As an avid reader, I yearn to share quotes or ideas that come across at 3am with my closest and dearest.
So, when I found out that Liyana Dizzy started a book club which expresses that very idea on Snapchat, I was immediately on it.
The concept is easy – she shares her thoughts and notes of a more challenging read on Snapchat. Followers and readers alike get to respond to her in real time.
Plot twist: a sexting app turned academic discussion platform.
I’m born! Happy birthday to me 👻 pic.twitter.com/yIyZgS4PzE
— screenshot errthang (@bahayabookclub) July 3, 2016
We talked to Liyana about the birth of Bahaya Book Club; which is a side project that came about from her love of reading.
Like most of us, Liyana has a lot of ideas for side projects that never see the light of day.
“They’re so easy to abandon because they would never make me money anyway. I realise the side projects that stick are the ones that complement my obligations and obsessions, instead of those that compete with my hustle time,” she muses.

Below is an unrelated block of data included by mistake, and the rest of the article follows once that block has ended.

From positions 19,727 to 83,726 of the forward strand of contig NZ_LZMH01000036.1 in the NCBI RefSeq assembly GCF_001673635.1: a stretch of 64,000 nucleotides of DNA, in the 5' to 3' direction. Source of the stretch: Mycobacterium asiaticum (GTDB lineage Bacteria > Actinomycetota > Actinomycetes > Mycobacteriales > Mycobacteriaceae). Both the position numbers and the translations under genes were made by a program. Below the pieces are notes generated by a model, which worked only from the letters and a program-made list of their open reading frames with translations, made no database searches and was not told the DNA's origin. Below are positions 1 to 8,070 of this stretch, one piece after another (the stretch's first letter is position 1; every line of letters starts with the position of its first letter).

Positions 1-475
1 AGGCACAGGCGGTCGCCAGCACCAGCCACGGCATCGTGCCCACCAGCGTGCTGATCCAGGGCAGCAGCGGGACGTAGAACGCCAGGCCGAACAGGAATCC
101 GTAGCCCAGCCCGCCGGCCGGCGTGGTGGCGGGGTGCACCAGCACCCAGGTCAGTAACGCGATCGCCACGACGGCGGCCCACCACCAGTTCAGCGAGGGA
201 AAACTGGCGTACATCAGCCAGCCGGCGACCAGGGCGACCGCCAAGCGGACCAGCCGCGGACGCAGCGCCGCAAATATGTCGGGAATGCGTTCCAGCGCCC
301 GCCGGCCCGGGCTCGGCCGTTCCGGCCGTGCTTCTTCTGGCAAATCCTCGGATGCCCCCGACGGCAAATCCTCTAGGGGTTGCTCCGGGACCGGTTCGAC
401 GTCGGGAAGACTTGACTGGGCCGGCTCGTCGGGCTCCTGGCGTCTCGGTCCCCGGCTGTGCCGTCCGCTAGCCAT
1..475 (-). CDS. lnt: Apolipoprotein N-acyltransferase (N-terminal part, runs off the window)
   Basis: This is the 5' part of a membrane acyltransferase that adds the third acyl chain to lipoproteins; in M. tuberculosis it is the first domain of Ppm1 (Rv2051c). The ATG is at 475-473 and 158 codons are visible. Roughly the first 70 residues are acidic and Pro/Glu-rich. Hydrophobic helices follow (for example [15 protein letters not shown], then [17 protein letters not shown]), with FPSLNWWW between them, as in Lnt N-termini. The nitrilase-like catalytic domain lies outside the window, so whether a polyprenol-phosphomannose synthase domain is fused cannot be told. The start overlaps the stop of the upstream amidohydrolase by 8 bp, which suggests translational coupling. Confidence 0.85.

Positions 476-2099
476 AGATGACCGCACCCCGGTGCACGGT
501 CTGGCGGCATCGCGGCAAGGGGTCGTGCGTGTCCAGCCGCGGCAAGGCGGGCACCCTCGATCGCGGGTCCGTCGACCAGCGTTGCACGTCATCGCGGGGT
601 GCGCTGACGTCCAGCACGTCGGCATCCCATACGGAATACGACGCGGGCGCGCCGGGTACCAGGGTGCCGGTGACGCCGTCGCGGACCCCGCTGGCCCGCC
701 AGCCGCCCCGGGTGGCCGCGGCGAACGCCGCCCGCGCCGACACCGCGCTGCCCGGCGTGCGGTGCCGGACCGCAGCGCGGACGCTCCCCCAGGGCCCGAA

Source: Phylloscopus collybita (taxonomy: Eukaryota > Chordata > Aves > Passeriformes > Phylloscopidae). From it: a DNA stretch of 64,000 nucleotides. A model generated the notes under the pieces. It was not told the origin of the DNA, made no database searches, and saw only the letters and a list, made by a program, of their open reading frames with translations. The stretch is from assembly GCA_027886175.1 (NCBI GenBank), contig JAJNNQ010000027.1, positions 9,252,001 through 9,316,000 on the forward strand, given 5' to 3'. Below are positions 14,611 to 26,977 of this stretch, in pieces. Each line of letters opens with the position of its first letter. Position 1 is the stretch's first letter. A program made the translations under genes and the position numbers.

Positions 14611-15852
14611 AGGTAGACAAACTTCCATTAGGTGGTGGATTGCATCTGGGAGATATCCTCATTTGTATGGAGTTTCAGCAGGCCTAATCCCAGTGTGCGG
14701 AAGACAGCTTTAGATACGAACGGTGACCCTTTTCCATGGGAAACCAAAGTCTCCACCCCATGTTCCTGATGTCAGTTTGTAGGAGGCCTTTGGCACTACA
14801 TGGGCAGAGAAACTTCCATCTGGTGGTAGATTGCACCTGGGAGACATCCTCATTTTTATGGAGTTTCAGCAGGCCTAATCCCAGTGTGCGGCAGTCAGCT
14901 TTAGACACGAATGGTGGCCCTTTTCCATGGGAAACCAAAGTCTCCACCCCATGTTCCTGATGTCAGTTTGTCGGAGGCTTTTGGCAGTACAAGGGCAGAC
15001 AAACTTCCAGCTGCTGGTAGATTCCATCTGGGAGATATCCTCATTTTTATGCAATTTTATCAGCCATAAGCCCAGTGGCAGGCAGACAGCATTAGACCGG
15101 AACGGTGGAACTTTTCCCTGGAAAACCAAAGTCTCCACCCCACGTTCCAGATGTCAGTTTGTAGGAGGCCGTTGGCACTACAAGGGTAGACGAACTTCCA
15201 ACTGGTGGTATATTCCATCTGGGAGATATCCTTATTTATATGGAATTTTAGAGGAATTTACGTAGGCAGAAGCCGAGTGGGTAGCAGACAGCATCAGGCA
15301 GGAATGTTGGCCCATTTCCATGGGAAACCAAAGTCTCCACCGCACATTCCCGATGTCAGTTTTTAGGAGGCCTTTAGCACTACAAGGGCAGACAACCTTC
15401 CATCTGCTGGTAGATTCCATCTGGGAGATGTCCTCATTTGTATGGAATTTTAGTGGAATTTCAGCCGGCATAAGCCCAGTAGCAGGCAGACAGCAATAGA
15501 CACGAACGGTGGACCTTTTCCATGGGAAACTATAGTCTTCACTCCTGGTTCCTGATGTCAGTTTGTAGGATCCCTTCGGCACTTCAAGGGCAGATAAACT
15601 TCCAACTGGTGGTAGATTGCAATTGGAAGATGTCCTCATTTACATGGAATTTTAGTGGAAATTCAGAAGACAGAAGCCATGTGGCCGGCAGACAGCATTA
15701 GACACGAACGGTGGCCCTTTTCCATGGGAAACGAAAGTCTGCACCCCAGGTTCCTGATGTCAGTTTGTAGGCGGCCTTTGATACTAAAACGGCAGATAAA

When she shared pages from the books she read on Twitter, it has always resonated with her readers.
“So I thought about that for a bit, and also about how much I love Snapchat. I sent that first tweet off the moment the idea popped up! I made a point to post it with a picture of a few of the books I want to eventually cover — to gauge interest. I figured if that tweet lit up, then why not?”
When asked what’s in the name of Bahaya Book Club, and whether she thinks the ideas she’s sharing are dangerous, she says, “It’s not so much that these ideas are dangerous kan, but rather they’re both relatable yet inaccessible.”
Slight change of plans due to twitter weather; this is the book I’m doing on 👻 today. pic.twitter.com/8HJv4Mbn3T
— screenshot errthang (@bahayabookclub) July 4, 2016
She notes that Malaysian Twitter has a lot to say on issues and ideas that people online recognise as important and relevant to their lives.